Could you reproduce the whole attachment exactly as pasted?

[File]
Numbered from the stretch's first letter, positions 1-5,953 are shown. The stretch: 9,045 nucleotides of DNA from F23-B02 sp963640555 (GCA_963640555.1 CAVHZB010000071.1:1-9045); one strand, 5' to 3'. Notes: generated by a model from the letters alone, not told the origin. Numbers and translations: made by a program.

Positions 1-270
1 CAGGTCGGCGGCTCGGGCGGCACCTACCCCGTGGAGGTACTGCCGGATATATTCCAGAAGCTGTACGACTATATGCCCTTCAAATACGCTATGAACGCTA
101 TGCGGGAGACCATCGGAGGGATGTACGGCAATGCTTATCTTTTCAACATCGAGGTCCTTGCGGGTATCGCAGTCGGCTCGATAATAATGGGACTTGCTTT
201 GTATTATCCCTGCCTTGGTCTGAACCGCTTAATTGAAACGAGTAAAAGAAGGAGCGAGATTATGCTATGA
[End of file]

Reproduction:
Numbered from the stretch's first letter, positions 1-5,953 are shown. The stretch: 9,045 nucleotides of DNA from F23-B02 sp963640555 (GCA_963640555.1 CAVHZB010000071.1:1-9045); one strand, 5' to 3'. Notes: generated by a model from the letters alone, not told the origin. Numbers and translations: made by a program.

Positions 1-270
1 CAGGTCGGCGGCTCGGGCGGCACCTACCCCGTGGAGGTACTGCCGGATATATTCCAGAAGCTGTACGACTATATGCCCTTCAAATACGCTATGAACGCTA
101 TGCGGGAGACCATCGGAGGGATGTACGGCAATGCTTATCTTTTCAACATCGAGGTCCTTGCGGGTATCGCAGTCGGCTCGATAATAATGGGACTTGCTTT
201 GTATTATCCCTGCCTTGGTCTGAACCGCTTAATTGAAACGAGTAAAAGAAGGAGCGAGATTATGCTATGA